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BACKGROUND: A high-salt diet is a risk factor for hypertension and cardiovascular disease; therefore, reducing dietary salt intake is a key part of prevention strategies. There are few effective salt reduction interventions suitable for delivery in the primary care setting, where the majority of the management and diagnosis of hypertension occurs. OBJECTIVE: The aim of this study is to assess the feasibility of a complex behavioral intervention to lower salt intake in people with elevated blood pressure and test the trial procedures for a randomized controlled trial to investigate the intervention's effectiveness. METHODS: This feasibility study was an unblinded, randomized controlled trial of a mobile health intervention for salt reduction versus an advice leaflet (control). The intervention was developed using the Behavior Change Wheel and comprised individualized, brief advice from a health care professional with the use of the SaltSwap app. Participants with an elevated blood pressure recorded in the clinic were recruited through primary care practices in the United Kingdom. Primary outcomes assessed the feasibility of progression to a larger trial, including follow-up attendance, fidelity of intervention delivery, and app use. Secondary outcomes were objectively assessed using changes in salt intake (measured via 24-hour urine collection), salt content of purchased foods, and blood pressure. Qualitative outcomes were assessed using the think-aloud method, and the process outcomes were evaluated. RESULTS: A total of 47 participants were randomized. All progression criteria were met: follow-up attendance (45/47, 96%), intervention fidelity (25/31, 81%), and app use (27/31, 87%). There was no evidence that the intervention significantly reduced the salt content of purchased foods, salt intake, or blood pressure; however, this feasibility study was not powered to detect changes in secondary outcomes. Process and qualitative outcomes demonstrated that the trial design was feasible and the intervention was acceptable to both individuals and practitioners and positively influenced salt intake behaviors. CONCLUSIONS: The intervention was acceptable and feasible to deliver within primary care; the trial procedures were practicable, and there was sufficient signal of potential efficacy to change salt intake. With some improvements to the intervention app, a larger trial to assess intervention effectiveness for reducing salt intake and blood pressure is warranted. TRIAL REGISTRATION: International Standard Randomized Controlled Trial Number (ISRCTN): 20910962;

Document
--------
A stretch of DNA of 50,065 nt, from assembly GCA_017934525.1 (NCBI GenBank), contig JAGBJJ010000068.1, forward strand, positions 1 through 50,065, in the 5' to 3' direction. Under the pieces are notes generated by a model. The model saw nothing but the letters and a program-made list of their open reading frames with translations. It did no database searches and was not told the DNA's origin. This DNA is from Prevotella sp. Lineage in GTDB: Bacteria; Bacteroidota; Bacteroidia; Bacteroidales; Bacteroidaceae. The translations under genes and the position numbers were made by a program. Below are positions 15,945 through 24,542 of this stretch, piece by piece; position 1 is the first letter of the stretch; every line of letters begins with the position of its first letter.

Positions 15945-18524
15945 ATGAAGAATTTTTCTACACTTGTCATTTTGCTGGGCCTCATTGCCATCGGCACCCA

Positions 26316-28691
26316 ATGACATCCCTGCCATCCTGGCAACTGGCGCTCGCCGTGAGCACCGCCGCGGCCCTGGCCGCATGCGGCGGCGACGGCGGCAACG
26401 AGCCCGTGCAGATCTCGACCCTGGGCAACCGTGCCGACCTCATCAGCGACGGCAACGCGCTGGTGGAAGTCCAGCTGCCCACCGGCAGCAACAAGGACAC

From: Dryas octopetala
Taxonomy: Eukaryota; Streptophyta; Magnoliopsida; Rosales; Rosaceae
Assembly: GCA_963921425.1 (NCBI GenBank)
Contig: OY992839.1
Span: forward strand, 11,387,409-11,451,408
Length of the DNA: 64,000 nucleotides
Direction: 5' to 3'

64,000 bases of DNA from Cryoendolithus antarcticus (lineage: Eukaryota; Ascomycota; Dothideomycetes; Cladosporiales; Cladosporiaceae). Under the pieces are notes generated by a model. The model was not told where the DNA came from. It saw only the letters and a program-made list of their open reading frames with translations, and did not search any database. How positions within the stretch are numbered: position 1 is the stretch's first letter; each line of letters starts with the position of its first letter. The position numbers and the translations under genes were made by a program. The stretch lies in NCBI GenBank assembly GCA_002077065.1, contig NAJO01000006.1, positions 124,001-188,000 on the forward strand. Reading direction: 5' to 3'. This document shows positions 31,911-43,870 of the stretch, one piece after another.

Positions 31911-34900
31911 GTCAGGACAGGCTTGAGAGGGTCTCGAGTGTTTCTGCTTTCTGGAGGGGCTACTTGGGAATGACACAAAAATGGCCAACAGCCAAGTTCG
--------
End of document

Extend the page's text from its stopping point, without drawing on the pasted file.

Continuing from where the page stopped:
Original publication




Journal article


JMIR Mhealth Uhealth

Publication Date





behavior change, mHealth, mobile health, mobile phone, salt reduction, smartphone app, Blood Pressure, Feasibility Studies, Humans, Hypertension, Sodium Chloride, Dietary, Telemedicine